Meeting People at Obama's Summit: Waed al Taweel
GOOD is at President Obama's Summit on Entrepreneurship, an event designed to spur business collaboration between Muslim-majority countries and the United States, and we're meeting new people.
WHO SHE IS: Waed al Taweel
WHAT SHE DOES: Founder of Teen Touch, an event management company
WHAT SHE NEEDS: A degree
For a school contest, Waed al Taweel established an event-management company called Teen Touch. Teen Touch offered catering, holiday cards, parties, and even opened a store to sell gifts for Valentine's Day. For the six months it was in business (the project was only supposed to last that long), Teen Touch was the only event-management company in Ramallah, Palestine.
“When I started Teen Touch, I had no idea what entrepreneurship was,” she says. “After Teen Touch, I started having dreams of my future business. I discovered that I can be a leader of a company.”
Locally, Teen Touch won Taweel and her classmates a prize for the best student company in Palestine. Regionally, Teen Touch was named the INJAZ al-Arab Regional Company Competition as the best student company in the Arab world, while Taweel was named the best student CEO in the Arab world. And when Babson College president Len Schlesinger saw Taweel give a presentation, he offered her a scholarship to his school's MBA program.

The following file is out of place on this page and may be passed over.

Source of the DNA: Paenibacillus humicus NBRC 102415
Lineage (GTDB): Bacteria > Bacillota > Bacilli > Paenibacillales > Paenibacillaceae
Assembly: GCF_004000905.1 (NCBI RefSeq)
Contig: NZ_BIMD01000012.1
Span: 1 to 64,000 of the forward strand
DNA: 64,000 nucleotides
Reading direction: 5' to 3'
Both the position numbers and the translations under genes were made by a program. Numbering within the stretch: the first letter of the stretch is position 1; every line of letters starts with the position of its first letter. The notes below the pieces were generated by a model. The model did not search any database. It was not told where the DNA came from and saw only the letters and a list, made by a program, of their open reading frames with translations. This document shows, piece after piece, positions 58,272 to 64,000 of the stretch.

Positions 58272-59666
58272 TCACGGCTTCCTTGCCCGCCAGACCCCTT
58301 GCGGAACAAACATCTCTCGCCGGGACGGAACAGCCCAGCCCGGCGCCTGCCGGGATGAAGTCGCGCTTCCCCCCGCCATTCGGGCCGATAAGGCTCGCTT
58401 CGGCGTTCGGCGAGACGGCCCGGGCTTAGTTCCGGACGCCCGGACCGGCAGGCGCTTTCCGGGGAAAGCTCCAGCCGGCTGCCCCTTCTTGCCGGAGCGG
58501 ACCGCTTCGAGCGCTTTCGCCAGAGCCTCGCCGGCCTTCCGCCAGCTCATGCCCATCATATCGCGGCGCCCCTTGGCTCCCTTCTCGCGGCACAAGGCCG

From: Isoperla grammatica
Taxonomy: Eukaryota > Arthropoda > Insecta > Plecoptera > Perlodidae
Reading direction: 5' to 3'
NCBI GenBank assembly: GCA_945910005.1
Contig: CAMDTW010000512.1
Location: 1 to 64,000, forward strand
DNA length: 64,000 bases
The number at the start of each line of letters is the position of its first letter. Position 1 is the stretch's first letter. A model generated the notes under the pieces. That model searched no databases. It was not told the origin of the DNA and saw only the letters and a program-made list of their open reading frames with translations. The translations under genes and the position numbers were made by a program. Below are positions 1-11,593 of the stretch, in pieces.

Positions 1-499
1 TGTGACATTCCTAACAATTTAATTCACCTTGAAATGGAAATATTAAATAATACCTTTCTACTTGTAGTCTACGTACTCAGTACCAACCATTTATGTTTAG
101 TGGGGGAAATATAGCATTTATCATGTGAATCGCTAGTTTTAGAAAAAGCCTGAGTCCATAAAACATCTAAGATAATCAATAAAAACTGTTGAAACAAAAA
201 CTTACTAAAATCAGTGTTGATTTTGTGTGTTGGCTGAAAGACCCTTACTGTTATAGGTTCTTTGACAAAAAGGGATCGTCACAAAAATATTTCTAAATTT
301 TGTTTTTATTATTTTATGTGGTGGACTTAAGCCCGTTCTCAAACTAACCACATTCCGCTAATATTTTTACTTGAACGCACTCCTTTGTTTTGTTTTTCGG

First, the 20-year-old Taweel will have to finish her degree in commerce at Ramallah's Birzeit University first. Then she plans to return home to open an entertainment center, including—but by no means limited to—a bowling alley, skating rink, minigolf course, cinema, and library.
“Ramallah needs so much to become just like other cities all around the world,” says Taweel. “They need to focus more on giving children all what they need: entertainment, places for kids, places for teenagers. These centers are badly needed back home.”
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